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The Weird Week in Review

Email from Beyond the Grave

Jack Froese of Dunmore, Pennsylvania, died suddenly last year at age 32. Six months later, his friends and family began to receive mysterious email messages from Froese's account. Childhood friend Tim Hart got a message warning him to clean his attic, a subject Froese had teased him about before his death. Cousin Jimmy McGraw got an email from Froese referring to an ankle injury McGraw sustained after Froese's death. No one knows who the messages came from, but Froese's mother told the recipients to accept it as a gift, even if it is someone playing a prank.

Exploding Milk Causes Havoc on Highway

A truck transporting milk and cream on the A75 in Galloway, Scotland, caused chaos Tuesday morning when the cargo began to explode. Other drivers saw that the truck was on fire! It took some time for motorists to alert the driver, Phil Sykes, because he couldn't see the fire in his mirrors. Firefighters responded, and had the flames out in abut two hours. They were hampered in their efforts by exploding cream containers and milk cartons. A firefighter said there was milk everywhere.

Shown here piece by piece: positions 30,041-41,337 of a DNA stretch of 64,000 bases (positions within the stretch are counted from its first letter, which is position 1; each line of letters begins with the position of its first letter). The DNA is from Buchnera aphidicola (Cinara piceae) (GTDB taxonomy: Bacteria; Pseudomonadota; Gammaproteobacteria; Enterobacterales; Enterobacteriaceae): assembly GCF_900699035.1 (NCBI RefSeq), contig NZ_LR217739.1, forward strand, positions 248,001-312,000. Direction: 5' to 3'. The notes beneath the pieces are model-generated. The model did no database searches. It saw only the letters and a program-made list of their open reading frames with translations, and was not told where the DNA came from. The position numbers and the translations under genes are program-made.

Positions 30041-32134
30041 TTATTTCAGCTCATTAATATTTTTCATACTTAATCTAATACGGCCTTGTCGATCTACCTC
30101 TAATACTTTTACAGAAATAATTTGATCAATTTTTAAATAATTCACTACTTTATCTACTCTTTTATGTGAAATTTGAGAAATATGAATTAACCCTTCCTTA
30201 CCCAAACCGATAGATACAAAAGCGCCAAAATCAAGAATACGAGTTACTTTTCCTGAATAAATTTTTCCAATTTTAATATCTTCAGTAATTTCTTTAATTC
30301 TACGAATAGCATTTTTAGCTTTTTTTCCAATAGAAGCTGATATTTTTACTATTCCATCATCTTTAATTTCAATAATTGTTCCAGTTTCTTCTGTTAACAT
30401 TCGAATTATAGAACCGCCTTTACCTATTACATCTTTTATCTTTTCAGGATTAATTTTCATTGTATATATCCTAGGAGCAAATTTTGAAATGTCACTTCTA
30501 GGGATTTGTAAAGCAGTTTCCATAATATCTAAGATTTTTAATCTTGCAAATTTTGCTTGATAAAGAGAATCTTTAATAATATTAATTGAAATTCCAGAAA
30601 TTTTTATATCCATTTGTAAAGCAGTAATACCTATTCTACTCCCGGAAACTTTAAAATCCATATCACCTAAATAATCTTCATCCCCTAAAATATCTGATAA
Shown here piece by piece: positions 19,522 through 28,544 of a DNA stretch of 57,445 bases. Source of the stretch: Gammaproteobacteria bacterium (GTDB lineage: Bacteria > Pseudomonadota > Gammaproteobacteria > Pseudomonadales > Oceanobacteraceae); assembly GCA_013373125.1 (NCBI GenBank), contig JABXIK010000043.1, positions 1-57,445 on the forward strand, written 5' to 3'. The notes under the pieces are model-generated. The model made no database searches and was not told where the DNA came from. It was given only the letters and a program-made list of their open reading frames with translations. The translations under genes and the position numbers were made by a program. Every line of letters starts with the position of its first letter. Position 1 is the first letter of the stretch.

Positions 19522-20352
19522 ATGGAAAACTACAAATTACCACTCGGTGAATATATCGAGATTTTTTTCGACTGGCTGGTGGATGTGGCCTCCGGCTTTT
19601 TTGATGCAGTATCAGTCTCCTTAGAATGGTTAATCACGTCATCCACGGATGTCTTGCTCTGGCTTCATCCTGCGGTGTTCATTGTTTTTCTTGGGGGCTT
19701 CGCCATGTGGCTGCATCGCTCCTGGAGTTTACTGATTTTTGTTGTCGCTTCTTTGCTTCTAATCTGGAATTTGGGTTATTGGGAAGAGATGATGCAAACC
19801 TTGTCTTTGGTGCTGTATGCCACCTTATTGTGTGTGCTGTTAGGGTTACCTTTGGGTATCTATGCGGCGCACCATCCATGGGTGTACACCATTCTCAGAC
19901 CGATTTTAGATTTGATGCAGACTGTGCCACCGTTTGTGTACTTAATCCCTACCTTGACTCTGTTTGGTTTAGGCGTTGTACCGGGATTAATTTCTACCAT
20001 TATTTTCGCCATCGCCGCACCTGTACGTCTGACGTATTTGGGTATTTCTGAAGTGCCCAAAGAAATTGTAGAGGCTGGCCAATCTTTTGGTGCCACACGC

Mr Sykes said: “I phoned my boss to let him know but he said it was no use crying over spilled milk.The main thing was that no-one was injured.

World Record Guinea Pig Jump

A guinea pig in Rosyth, Fife, Scotland, named Truffles took a leap into the record books in front of Guinness-appointed witnesses, his 13-year-old owner Chloe Macari, and her scout troop. Truffles jumped for neither fame nor fortune, but for his favorite snack, cucumber. The jump was measured at 30 centimeters, which was 10 centimeters more than the previous record set in 2009. When Macari learned of the 2009 record, she knew her guinea pig could jump further, and petitioned Guinness officials for a chance to prove it. Truffles now goes into the record book, and Macari earned credit toward a community events scout badge. The jump was captured on video.

The Battle of the Barber Poles